Oak Bluffs – a Pivot Point for Change?

By Sam Low



If there was anyone at the Oak Bluffs ZBA meeting last Thursday to support Mr. Moujabber's Garagemajal, it was far from obvious.

So many came to oppose it, in fact, that the meeting was moved from the Town Hall to the Senior Center where it almost overflowed the seventy or so seats laid out at the behest of Roger Wey, chairman of our Board of Selectmen.

The mood of the crowd was obvious in the parking lot where I overheard snippets of conversation: “we've got to put a stop to business as usual,” “if they get way with this, then what?” For many, it seemed that Garagemajal was the last straw in a series of arbitrary and perhaps illicit actions taken by some town officials in recent years.

The meeting was orderly, from this observer's perspective, even though my fellow townsfolk could not suppress collective groans during the presentation by Mr. Bruce Bennett, Mr. Moujabber's lawyer (Mr. Moujabber, it seems, had more pressing business elsewhere and was unable to attend).

It would take a legal scholar to follow Mr. Bennet's explanation of why Mr. Moujabber did not violate his building permit when he substituted a 3,0000 square foot dwelling costing 200,000 dollars for a 500 square foot garage costing 22,000 dollars.

So I was glad when a neighbor stated that it was “plain common sense” that building a huge dwelling in place of a garage was against the town's building codes. Mr. Moujabber, his lawyer explained, wanted to be ready in case the town changed its laws to allow an apartment building on a 10,000 square foot lot.

The lawyer also stated, apparently without conscious irony, that because the Garagemajal was not used at present for anything at all (being under a cease and desist order) that it could not possibly be in violation of the code.

Another Oak Bluffs resident pointed out that if it were possible to obtain a permit for a garage and then build anything one wanted to in anticipation of the future, then it would be OK to build a skyscraper on the foundation of an outhouse in anticipation of what the island might be like a few centuries from now.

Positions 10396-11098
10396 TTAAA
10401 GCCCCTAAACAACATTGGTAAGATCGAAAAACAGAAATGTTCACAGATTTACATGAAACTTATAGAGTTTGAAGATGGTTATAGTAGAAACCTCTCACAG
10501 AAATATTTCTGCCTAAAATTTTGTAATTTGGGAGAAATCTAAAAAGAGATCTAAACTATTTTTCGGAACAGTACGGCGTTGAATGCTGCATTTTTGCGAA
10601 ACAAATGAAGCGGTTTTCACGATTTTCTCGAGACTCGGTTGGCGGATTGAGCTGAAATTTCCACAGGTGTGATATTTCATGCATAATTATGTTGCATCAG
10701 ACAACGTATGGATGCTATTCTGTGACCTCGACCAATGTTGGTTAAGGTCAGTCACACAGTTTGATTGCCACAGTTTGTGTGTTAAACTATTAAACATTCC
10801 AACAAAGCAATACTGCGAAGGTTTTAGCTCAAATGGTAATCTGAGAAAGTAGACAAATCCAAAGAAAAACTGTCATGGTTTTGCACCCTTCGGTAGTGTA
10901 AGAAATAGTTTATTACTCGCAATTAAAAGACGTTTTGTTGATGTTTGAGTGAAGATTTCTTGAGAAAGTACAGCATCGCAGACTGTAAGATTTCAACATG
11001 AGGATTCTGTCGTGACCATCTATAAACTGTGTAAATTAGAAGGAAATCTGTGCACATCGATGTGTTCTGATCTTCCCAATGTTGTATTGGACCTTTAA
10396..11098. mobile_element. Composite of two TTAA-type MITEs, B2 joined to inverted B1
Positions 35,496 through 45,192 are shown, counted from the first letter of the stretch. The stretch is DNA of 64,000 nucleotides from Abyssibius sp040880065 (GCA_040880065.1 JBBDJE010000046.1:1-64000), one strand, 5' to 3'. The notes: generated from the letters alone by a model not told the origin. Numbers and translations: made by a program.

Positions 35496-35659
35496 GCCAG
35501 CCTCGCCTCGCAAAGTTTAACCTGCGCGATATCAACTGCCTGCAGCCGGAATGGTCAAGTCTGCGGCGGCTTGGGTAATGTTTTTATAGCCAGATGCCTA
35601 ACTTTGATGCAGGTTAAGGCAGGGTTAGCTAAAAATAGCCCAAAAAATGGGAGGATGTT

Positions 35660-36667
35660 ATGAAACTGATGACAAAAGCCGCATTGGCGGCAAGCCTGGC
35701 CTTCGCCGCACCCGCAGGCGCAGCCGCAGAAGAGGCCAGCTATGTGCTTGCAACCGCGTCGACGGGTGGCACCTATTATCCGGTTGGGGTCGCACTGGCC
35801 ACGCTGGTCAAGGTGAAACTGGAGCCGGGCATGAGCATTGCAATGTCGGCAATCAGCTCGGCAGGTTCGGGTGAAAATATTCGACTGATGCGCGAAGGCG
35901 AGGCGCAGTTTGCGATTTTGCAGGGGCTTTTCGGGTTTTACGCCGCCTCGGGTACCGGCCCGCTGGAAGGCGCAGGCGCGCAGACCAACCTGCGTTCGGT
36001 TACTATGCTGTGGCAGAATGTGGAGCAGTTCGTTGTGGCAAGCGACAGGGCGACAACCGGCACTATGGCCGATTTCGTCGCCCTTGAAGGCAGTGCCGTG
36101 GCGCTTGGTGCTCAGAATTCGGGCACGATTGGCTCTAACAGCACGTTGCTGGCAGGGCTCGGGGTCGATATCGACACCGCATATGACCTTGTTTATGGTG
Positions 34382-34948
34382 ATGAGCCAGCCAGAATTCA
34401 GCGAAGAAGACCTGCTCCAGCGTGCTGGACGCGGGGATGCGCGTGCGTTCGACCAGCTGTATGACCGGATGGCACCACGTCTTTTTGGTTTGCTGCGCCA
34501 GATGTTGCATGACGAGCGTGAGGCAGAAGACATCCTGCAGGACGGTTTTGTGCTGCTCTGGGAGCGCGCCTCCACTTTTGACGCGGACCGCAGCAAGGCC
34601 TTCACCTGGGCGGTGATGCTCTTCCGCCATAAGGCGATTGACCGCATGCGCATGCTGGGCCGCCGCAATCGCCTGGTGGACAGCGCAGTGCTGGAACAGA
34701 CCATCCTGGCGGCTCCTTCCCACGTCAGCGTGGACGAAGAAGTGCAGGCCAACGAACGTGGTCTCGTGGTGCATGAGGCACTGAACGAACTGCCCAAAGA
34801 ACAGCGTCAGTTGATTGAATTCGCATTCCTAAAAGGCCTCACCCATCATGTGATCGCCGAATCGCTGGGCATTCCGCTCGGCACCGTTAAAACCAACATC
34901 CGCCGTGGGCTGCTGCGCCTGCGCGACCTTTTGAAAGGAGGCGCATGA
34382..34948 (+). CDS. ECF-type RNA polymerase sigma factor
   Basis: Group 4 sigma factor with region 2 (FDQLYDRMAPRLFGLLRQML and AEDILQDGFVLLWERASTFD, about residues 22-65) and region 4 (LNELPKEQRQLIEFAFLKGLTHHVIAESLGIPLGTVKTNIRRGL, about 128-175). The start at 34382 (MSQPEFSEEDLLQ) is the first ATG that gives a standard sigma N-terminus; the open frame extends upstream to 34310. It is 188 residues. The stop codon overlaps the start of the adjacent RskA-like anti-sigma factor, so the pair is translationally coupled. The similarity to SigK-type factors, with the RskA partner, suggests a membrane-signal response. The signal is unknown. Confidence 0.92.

Ann Margetson echoed my thoughts when she said that it was fear that brought most of us to the meeting – fear that if the Garagemajal passed muster then we had all lost the protection of our town's laws.


Mr. Moujabber's permit application was so vague that neither the exact dimensions of the former garage nor those of the new apartment building were available – making it difficult for the ZBA to conclude their hearings. It was also learned that that Mr. Moujabber has contingency plans to move the Garagemajal and attach it to his residence, presumably in an effort to legitimize it in some mysterious way. In view of these facts, the ZBA wisely decided to continue their hearings to Wednesday or Thursday of this week. Stay tuned.

The Garagemajal may be a turning point for Oak Bluffs. It is such a flagrant violation of zoning law, such an “in your face” breach of common decencies and it is such a clear example of old style Oak Bluffs politics that it's become a rallying point for folks who are angry about our town being – as one person put it – “the laughing stock of the island.”

If this incident does indeed become a pivot point for change, we can thank Mr. Moujabber. But more to the point, we can thank the everyday residents of Oak Bluffs for rising in anger to take back our town and turn its politics down a path that thwarts unbridled greed and supports respect for neighbors, for the orderly process of law and for the Victorian aesthetics of our forefathers.

I look forward to seeing you all at Wednesday's meeting of the zoning board of appeals.